Hard-liners on both sides of Northern Ireland’s sectarian divide beat moderates Friday in provincial elections, official results showed, damaging hopes of saving the power-sharing assembly set up under a 1998 peace deal.
The Democratic Unionist Party of firebrand Protestant the Rev. Ian Paisley emerged as the group with the most seats in the mothballed legislature.
Among Catholic voters, Sinn Fein, political ally of the Irish Republican Army guerrilla group, thrashed the moderate Social Democratic and Labor Party, completing a sharp polarization of the political landscape in the British-ruled province.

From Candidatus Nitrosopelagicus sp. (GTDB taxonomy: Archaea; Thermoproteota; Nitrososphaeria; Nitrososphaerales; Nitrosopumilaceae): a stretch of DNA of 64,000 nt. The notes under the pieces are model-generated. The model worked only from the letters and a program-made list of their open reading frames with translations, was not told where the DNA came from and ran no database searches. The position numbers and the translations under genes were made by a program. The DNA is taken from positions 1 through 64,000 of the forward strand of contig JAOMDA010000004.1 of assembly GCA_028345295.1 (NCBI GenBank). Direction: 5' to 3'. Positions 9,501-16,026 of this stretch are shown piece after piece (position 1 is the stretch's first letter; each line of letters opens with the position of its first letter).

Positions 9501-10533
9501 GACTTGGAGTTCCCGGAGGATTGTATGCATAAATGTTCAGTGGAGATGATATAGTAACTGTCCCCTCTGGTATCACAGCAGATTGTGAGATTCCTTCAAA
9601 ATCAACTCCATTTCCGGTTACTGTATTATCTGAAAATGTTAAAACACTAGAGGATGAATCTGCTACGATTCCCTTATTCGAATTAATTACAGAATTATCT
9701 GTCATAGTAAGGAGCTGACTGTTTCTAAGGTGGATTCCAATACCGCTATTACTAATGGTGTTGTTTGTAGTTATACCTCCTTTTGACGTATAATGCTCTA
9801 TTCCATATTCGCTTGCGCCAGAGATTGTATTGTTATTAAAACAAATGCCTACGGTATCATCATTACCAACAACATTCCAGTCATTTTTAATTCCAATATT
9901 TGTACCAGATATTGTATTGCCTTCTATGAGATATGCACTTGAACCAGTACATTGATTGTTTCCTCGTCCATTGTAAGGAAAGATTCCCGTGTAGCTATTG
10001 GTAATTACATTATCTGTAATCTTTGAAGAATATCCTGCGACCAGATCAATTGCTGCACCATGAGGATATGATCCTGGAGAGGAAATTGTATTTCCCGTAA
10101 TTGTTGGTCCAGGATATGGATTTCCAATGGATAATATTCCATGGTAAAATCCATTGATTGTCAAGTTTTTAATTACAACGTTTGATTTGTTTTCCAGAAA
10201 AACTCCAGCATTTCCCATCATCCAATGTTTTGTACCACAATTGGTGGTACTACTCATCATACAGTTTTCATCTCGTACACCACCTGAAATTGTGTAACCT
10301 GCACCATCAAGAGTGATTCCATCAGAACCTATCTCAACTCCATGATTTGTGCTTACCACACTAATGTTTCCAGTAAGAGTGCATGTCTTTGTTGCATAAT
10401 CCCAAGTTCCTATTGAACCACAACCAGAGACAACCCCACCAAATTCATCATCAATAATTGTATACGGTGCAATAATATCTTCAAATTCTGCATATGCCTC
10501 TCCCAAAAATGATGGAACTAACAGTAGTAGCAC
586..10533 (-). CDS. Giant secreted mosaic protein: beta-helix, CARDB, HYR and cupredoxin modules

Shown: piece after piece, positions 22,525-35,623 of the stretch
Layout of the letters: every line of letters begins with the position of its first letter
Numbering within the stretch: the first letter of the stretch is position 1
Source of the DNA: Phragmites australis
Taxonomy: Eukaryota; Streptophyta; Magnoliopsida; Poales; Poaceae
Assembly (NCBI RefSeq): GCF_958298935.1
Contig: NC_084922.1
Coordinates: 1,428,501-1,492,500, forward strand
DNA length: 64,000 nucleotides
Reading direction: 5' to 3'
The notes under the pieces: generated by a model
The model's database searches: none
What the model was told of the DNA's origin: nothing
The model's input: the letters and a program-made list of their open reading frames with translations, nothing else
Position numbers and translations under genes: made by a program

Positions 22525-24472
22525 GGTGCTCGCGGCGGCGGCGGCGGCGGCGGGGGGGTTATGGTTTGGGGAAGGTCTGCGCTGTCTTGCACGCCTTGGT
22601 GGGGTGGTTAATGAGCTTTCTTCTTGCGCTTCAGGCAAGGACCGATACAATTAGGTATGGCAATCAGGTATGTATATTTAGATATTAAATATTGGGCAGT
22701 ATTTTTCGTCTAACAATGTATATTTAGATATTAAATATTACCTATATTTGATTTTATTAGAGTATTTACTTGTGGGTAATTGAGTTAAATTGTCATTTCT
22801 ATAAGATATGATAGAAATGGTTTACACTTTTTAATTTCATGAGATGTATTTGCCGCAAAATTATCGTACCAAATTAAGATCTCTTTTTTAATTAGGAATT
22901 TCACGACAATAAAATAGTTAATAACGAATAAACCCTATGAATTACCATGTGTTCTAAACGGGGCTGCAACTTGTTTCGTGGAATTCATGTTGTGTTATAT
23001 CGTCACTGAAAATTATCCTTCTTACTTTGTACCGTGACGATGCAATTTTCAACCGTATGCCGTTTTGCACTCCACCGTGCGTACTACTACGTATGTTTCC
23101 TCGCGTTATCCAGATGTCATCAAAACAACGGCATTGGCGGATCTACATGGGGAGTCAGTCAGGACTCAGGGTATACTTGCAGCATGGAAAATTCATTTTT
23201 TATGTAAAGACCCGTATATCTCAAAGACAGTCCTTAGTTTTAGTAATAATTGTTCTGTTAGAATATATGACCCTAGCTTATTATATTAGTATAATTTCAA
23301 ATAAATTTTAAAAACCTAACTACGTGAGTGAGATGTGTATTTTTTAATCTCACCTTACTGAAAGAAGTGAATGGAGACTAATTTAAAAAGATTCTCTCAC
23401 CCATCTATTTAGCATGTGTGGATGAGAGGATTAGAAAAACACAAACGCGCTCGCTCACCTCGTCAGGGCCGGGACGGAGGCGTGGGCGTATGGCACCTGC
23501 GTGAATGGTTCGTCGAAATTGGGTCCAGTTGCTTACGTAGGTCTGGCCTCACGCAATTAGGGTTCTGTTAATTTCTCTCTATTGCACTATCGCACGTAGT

Britain and Ireland had hoped that a good showing for moderates would aid efforts to restore the assembly, suspended since October 2002 when allegations of IRA spying brought down the fragile coalition.
Instead, the extremes of Protestant unionism, which seeks to preserve Northern Ireland’s political union with Britain, and Catholic nationalism, which seeks a united Ireland, appear likely to guarantee continued direct rule from London.